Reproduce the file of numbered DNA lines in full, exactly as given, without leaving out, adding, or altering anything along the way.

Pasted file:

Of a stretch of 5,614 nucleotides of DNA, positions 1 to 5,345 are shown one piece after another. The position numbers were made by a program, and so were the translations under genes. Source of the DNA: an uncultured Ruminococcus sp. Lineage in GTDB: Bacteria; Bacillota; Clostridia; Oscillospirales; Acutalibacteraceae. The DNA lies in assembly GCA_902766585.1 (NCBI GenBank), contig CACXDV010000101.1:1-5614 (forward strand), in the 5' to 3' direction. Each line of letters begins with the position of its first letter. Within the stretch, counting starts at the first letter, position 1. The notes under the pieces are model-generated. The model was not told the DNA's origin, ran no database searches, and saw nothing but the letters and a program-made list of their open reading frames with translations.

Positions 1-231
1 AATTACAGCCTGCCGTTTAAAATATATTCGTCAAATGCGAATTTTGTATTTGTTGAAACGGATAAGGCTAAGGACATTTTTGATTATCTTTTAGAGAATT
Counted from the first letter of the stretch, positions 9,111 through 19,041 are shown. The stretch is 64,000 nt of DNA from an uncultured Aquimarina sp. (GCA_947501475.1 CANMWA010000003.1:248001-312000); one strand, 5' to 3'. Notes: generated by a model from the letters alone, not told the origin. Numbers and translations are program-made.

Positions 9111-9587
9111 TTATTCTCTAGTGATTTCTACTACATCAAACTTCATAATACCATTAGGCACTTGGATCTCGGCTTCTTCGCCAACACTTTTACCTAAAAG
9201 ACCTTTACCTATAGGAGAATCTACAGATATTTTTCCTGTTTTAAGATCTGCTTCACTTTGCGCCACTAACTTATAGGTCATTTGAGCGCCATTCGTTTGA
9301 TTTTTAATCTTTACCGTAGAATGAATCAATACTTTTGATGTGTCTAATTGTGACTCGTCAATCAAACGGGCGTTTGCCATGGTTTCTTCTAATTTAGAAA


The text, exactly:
Of a stretch of 5,614 nucleotides of DNA, positions 1 to 5,345 are shown one piece after another. The position numbers were made by a program, and so were the translations under genes. Source of the DNA: an uncultured Ruminococcus sp. Lineage in GTDB: Bacteria; Bacillota; Clostridia; Oscillospirales; Acutalibacteraceae. The DNA lies in assembly GCA_902766585.1 (NCBI GenBank), contig CACXDV010000101.1:1-5614 (forward strand), in the 5' to 3' direction. Each line of letters begins with the position of its first letter. Within the stretch, counting starts at the first letter, position 1. The notes under the pieces are model-generated. The model was not told the DNA's origin, ran no database searches, and saw nothing but the letters and a program-made list of their open reading frames with translations.

Positions 1-231
1 AATTACAGCCTGCCGTTTAAAATATATTCGTCAAATGCGAATTTTGTATTTGTTGAAACGGATAAGGCTAAGGACATTTTTGATTATCTTTTAGAGAATT
Counted from the first letter of the stretch, positions 9,111 through 19,041 are shown. The stretch is 64,000 nt of DNA from an uncultured Aquimarina sp. (GCA_947501475.1 CANMWA010000003.1:248001-312000); one strand, 5' to 3'. Notes: generated by a model from the letters alone, not told the origin. Numbers and translations are program-made.

Positions 9111-9587
9111 TTATTCTCTAGTGATTTCTACTACATCAAACTTCATAATACCATTAGGCACTTGGATCTCGGCTTCTTCGCCAACACTTTTACCTAAAAG
9201 ACCTTTACCTATAGGAGAATCTACAGATATTTTTCCTGTTTTAAGATCTGCTTCACTTTGCGCCACTAACTTATAGGTCATTTGAGCGCCATTCGTTTGA
9301 TTTTTAATCTTTACCGTAGAATGAATCAATACTTTTGATGTGTCTAATTGTGACTCGTCAATCAAACGGGCGTTTGCCATGGTTTCTTCTAATTTAGAAA